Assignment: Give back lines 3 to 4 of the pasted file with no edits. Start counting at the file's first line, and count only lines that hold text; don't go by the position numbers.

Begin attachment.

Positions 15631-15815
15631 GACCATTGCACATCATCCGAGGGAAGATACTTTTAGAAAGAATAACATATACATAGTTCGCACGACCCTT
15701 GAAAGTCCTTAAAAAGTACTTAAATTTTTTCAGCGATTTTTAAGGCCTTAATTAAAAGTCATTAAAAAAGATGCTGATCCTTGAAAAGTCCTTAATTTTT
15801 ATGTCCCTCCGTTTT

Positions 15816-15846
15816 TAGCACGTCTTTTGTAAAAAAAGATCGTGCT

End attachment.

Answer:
15701 GAAAGTCCTTAAAAAGTACTTAAATTTTTTCAGCGATTTTTAAGGCCTTAATTAAAAGTCATTAAAAAAGATGCTGATCCTTGAAAAGTCCTTAATTTTT
15801 ATGTCCCTCCGTTTT